What legitimate form can history take when faced by the severe challenges issued in recent years by literary, rhetorical, multiculturalist, and feminist theories? That is the question considered in this long-awaited and pathbreaking book. Robert F. Berkhofer, Jr., addresses the essential practical concern of contemporary historians; he offers a way actually to go about reading and writing histories in light of the many contesting theories.
Berkhofer ranges through a vast archive of recent writings by a broad range of authors. He explicates the opposing paradigms and their corresponding dilemmas by presenting in dialogue form the positions of modernists and postmodernists, formalists and deconstructionists, textualists and contextualists. Poststructuralism, the New Historicism, the New Anthropology, the New Philosophy of History--these and many other approaches are illuminated in new ways in these comprehensive, interdisciplinary explorations.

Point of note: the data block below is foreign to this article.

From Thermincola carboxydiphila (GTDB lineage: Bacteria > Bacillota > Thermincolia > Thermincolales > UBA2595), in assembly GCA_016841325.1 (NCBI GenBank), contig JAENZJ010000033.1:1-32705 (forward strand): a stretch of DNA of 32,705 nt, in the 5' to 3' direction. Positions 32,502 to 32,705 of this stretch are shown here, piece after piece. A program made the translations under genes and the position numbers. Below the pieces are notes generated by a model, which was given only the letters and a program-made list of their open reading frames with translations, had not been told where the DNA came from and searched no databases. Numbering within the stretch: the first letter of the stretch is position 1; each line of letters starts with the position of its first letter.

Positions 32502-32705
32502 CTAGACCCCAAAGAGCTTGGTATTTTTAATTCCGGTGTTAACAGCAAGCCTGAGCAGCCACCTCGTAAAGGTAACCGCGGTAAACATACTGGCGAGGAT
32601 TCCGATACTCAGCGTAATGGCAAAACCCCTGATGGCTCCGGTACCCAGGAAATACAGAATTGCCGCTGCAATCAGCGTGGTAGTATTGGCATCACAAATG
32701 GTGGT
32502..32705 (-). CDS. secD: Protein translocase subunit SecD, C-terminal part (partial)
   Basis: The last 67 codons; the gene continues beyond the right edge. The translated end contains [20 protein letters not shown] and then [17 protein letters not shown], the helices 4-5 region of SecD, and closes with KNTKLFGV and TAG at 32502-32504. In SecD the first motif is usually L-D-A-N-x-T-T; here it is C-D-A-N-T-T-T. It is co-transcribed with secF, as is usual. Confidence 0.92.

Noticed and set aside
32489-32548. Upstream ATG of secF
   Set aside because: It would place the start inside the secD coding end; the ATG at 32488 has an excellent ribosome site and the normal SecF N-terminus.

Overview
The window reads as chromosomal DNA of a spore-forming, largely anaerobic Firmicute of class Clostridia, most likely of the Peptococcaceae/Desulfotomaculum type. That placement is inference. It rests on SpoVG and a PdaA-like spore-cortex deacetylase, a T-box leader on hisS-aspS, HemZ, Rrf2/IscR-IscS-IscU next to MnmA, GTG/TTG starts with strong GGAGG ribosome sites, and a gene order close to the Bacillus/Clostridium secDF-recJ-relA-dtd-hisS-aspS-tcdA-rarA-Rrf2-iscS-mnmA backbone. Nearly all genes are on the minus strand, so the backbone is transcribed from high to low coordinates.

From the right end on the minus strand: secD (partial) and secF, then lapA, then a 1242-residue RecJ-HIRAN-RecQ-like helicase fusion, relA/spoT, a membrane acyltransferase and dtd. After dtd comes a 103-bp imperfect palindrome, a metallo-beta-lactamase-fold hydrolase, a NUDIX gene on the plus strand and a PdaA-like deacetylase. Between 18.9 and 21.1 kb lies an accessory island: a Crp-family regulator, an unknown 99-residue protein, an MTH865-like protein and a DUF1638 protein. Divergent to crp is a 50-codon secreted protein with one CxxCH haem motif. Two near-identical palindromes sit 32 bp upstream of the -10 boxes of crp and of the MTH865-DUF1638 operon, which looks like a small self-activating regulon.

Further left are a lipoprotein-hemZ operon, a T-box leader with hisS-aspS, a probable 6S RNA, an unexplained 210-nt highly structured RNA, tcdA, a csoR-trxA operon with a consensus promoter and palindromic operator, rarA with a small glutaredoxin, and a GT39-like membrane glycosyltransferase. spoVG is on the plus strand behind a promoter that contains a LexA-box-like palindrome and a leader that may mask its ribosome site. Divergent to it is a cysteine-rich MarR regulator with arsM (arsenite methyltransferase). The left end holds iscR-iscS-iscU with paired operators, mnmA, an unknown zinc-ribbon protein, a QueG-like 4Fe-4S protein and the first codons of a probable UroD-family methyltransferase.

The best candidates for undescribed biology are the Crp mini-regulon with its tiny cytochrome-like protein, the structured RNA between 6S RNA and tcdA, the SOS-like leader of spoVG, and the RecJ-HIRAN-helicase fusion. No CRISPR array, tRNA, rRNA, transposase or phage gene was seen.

From them, Berkhofer arrives at a clear vision of the forms historical discourse might take, advocates a new approach to historical criticism, and proposes new forms of historical representation that encompass multiculturalism, poetics, and reflexive (con)textualization. He elegantly blends traditional and new methodology; assesses what the "revival of the narrative" actually entails; considers the politics of disciplinary frameworks; and derives coherent new approaches to writing, teaching, reviewing, and reading histories.